Uber Faces a Stark Choice Amid Mixed Third Quarter Earnings – Show Profitability Soon or Go Extinct Dodo Bird Style

Rohail Saleem

This is not investment advice. The author has no position in any of the stocks mentioned. Wccftech.com has a disclosure and ethics policy.

Uber (NYSE:UBER), the American multinational ride-sharing company, posted mixed results for the third quarter of 2019. The company beat EPS expectations but gross bookings – a closely watched measure of the total amount customers paid to the platform before factoring in drivers’ pay and other fees – came up short of estimates.

“Our results this quarter decisively demonstrate the growing profitability of our Rides segment. Rides Adjusted EBITDA is up 52% year-over-year and now more than covers our corporate overhead. Revenue growth and take rates in our Eats business also accelerated nicely. We’re pleased to see the impact that continued category leadership, greater financial discipline, and an industry-wide shift towards healthier growth are already having on our financial performance,” said Uber’s CEO Dara Khosrowshahi.

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For the three months that ended on 30th September 2019, Uber reported adjusted revenue of $3.53 billion against expectations of 3.39 billion, thereby, exceeding the target by $140 million. The metric also marks an increase of 32.7 percent when compared with the comparable quarter of 2018. This time around, UberEats – one of the highest growth segments for the company – failed to live up to its hype. The food delivery platform’s bookings increased by a whopping 73 percent annually and 8 percent sequentially to $3.66 billion but fell short of the $3.85 billion expected. After adjusting for $401 million in stock-based compensation expense, the company reported a loss of $585 million. This constitutes a substantial improvement relative to the consensus expectations for a loss of $805.1 million. Nonetheless, the metric marks an aggravation of 28 percent when compared with the adjusted loss of $458 million reported in the third quarter of 2018. Crucially, Uber’s ride-sharing bookings grew 20 percent on an annual basis to $12.55 billion versus expectations of $12.51 billion. As a refresher, the company had reported ride-sharing bookings of $10.48 billion in the comparable quarter last year. Additionally, Uber reported a GAAP EPS of -$0.68 against a consensus EPS estimate of -$0.84.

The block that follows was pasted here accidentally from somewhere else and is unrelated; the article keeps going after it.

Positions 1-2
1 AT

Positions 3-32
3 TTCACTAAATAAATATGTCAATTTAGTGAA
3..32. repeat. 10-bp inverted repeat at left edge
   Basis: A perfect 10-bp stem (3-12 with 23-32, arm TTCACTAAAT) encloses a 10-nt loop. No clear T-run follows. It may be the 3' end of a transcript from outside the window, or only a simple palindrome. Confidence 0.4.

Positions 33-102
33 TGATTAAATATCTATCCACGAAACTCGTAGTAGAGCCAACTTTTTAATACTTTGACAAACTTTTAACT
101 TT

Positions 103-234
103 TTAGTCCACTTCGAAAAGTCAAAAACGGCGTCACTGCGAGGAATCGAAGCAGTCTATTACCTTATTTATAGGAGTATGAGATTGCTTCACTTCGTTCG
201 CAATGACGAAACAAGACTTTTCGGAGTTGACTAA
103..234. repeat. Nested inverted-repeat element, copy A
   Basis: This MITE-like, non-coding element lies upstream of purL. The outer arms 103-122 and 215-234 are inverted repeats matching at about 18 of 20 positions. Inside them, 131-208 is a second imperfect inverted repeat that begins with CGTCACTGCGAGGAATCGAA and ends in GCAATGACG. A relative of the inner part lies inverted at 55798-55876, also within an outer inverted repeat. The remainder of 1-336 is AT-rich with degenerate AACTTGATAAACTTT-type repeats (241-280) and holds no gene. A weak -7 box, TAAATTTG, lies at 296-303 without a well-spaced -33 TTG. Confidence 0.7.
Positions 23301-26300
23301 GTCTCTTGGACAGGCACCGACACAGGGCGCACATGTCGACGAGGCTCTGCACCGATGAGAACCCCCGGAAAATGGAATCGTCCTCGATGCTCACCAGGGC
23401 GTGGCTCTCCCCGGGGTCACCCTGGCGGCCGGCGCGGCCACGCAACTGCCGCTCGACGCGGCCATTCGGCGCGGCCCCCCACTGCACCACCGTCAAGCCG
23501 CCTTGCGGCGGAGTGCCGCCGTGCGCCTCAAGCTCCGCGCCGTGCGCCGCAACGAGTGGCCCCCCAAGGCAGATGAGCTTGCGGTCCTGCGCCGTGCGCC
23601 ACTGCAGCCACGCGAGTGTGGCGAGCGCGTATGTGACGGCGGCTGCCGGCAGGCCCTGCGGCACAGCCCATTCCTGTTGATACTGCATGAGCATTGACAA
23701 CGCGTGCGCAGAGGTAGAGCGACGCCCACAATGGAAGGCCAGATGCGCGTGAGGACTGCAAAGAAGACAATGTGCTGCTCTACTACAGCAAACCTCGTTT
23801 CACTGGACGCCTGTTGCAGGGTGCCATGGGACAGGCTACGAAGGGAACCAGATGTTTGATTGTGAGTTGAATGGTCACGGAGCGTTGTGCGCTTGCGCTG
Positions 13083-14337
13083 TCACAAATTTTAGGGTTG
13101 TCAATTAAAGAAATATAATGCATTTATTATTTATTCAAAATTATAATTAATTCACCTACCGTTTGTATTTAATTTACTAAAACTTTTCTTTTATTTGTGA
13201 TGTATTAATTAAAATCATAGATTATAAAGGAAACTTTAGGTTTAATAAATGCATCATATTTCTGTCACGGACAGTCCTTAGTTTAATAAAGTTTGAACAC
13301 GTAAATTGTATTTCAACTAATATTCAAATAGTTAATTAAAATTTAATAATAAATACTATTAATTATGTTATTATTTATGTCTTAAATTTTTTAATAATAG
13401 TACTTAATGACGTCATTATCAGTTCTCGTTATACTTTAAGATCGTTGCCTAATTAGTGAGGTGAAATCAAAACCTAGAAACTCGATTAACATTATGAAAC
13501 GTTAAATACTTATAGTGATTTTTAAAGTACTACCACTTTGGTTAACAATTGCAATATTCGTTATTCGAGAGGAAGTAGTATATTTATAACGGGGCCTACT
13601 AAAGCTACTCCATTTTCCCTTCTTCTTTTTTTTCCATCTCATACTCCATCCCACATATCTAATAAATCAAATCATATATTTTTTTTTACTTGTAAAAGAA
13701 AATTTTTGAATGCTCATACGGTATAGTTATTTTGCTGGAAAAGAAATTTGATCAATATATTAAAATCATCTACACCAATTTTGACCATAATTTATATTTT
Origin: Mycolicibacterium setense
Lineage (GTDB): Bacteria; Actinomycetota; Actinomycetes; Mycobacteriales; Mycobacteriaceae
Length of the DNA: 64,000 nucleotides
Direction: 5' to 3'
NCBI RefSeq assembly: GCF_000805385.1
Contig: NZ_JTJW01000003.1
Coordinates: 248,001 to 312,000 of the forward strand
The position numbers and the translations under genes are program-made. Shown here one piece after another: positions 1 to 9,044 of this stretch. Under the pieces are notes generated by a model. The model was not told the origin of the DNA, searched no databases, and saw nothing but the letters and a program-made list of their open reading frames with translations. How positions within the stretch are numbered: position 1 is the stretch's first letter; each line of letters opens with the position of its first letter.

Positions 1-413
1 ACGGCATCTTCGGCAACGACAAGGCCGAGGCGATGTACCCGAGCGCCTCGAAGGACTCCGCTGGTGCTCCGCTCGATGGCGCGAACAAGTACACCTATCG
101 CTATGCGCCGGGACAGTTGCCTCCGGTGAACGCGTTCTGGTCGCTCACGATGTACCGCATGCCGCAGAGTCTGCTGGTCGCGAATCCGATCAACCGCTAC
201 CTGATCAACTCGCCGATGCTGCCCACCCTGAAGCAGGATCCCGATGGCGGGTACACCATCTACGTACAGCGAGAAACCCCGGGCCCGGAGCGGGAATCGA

For the full year of 2019, Uber now expects an adjusted EBITDA loss of between $2.8 billion and $2.9 billion against previous guidance for a loss of $3.2 billion. This latest guidance from the company also marks a substantial improvement when compared with the consensus expectation for a full-year loss of $3.19 billion.

In a critical announcement, Uber declared during the earnings call that it now expects to turn profitable on an EBITDA basis in 2021, or at about the same time that its largest competitor Lyft (NASDAQ:LYFT) anticipates a positive bottom line. Bear in mind that in August, Uber had said that it expected 2019 to constitute its “peak investment” year and that the company’s losses should initiate a declining trend thereafter.

Uber’s stock price plunged by as much as 5.66 percent to $29.32 (as of 17:13 ET) during the after-market trading on the back of mixed results for the latest quarter. Additionally, the ridesharing firm’s stock is down over 24 percent relative to its IPO price (read our previous coverage here for additional context). Another factor that could heighten the stock’s short-term volatility is the imminent expiration of Uber’s post-IPO lock-up period due this Wednesday and upon which the insiders will be free to sell the company’s shares that they own. As a reference, Beyond Meat (NASDAQ:BYND) – another company that went public in May – saw its shares tank by more than 20 percent after its lock-up period ended last week, even after delivering better-than-expected quarterly results and raising the full-year guidance.

The latest results by Uber and Lyft and the corresponding stock price action show that the market is still not convinced about the financial viability of the ridesharing business model. Uber and Lyft are, for all intents and purposes, losing money on every ride and, consequently, each firm is attempting to gain market share – and the attendant additional revenue – from the other by cutting pricing. Given the current, rather stale, economic expansionary phase and the corresponding expectations for a recession by 2020/2021, both Uber and Lyft are, presently, at a do-or-die stage: they must establish the feasibility of their business model soon or risk an extinction.

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